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Ojoceratops
Temporal range: Late Cretaceous, 68 Ma
Scientific classification e
Kingdom: Animalia
Phylum: Chordata
Clade: Dinosauria
Order: Ornithischia
Family: Ceratopsidae
Subfamily: Chasmosaurinae
Tribe: Triceratopsini
Genus: Ojoceratops
Sullivan & Lucas, 2010
Type species
Ojoceratops fowleri
Sullivan & Lucas, 2010

Ojoceratops ( meaning "Ojo Alamo horned face") is a genus of ceratopsian dinosaur which lived in what is now New Mexico, United States. Ojoceratops fossils have been recovered from strata of the Ojo Alamo Formation (Naashoibito Member), dating to the late Cretaceous period (probably Maastrichtian age, 68 million years ago[1]). The type species is Ojoceratops fowleri. It is very similar to its close relative Triceratops, though it is from an earlier time period and has a more squared-off frill.[2] Nick Longrich, in 2011, noted that the squared-off frill is also found in some true Triceratops specimens and that Ojoceratops is probably a junior synonym of Triceratops,[3] while Holtz (2010) noted that it is probably ancestral to Triceratops and possibly synonymous with the contemporary Eotriceratops. But however, it is its own species for now.[4]

Restoration

See also[edit]

References[edit]

  1. ^ Sullivan, R.M., and Lucas, S.G. 2006. "The Kirtlandian land-vertebrate "age" – faunal composition, temporal position and biostratigraphic correlation in the nonmarine Upper Cretaceous of western North America[permanent dead link]." New Mexico Museum of Natural History and Science, Bulletin 35:7-29.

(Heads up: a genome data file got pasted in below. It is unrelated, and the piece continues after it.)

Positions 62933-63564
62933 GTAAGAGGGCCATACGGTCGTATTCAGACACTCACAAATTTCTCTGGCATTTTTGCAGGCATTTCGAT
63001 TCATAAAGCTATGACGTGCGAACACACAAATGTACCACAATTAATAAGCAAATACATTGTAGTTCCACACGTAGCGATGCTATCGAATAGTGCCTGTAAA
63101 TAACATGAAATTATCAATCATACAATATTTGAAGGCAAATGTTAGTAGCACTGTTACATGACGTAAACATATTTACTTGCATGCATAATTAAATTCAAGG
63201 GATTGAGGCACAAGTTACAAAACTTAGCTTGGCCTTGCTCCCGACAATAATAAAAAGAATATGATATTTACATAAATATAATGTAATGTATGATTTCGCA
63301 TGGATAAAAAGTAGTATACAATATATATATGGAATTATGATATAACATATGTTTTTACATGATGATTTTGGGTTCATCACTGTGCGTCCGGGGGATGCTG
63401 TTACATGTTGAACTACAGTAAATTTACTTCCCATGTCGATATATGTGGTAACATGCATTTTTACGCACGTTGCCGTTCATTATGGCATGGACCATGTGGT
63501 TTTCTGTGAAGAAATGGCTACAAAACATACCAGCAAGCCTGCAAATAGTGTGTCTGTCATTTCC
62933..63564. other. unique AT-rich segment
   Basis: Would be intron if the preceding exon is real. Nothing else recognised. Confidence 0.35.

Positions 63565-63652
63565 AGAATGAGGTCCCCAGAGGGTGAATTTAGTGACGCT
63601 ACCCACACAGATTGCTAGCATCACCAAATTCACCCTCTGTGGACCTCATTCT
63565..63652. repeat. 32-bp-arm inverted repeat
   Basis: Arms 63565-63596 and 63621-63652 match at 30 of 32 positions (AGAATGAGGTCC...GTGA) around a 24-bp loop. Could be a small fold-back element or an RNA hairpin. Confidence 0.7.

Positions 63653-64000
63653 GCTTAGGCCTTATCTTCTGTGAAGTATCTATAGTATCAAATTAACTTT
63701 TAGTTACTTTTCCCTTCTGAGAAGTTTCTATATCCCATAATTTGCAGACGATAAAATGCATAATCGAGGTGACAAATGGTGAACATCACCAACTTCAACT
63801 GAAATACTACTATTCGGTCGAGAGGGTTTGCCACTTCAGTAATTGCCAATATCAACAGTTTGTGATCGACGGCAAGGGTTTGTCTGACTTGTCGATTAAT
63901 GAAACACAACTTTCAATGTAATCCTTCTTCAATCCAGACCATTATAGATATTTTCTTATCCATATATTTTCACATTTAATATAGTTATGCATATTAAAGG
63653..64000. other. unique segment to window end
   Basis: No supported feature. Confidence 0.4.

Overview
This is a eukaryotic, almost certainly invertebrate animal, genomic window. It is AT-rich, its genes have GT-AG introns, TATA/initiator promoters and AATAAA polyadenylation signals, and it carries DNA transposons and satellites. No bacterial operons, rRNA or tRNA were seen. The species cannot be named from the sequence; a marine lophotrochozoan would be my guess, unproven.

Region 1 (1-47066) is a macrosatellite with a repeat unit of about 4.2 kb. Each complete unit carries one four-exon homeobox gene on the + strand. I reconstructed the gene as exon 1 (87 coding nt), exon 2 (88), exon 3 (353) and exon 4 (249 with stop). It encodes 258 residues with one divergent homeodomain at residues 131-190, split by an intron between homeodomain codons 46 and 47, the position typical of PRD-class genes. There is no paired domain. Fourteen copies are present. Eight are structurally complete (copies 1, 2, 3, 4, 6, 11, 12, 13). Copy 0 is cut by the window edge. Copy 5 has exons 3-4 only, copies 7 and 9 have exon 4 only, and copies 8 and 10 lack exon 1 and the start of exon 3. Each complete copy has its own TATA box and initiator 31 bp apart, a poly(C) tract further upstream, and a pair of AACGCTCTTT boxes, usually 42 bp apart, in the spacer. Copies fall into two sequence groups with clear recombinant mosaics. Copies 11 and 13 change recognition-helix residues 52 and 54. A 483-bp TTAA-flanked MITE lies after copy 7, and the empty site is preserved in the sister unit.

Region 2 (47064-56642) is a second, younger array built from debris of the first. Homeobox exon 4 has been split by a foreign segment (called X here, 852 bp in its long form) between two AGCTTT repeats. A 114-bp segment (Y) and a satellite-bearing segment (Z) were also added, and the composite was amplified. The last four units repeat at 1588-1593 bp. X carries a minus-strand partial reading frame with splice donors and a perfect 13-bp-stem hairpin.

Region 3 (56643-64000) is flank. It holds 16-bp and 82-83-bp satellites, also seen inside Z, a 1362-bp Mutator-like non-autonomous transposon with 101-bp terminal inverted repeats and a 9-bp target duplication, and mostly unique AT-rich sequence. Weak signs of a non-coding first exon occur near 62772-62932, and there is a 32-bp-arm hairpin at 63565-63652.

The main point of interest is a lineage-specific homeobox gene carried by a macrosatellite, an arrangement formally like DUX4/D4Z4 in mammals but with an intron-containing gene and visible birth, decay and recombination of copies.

2. ^ Robert M. Sullivan and Spencer G. Lucas, 2010, "A New Chasmosaurine (Ceratopsidae, Dinosauria) from the Upper Cretaceous Ojo Alamo Formation (Naashoibito Member), San Juan Basin, New Mexico", In: Ryan, M.J., Chinnery-Allgeier, B.J., and Eberth, D.A. (eds.) New Perspectives on Horned Dinosaurs: The Royal Tyrrell Museum Ceratopsian Symposium, Bloomington, Indiana University Press, 656 pp.
  3. ^ Nicholas R. Longrich (2011). "Titanoceratops ouranos, a giant horned dinosaur from the Late Campanian of New Mexico". Cretaceous Research. 32 (3): 264–276. doi:10.1016/j.cretres.2010.12.007. 
  4. ^ Holtz, Thomas R. Jr. (2011) Dinosaurs: The Most Complete, Up-to-Date Encyclopedia for Dinosaur Lovers of All Ages, Winter 2010 Appendix.

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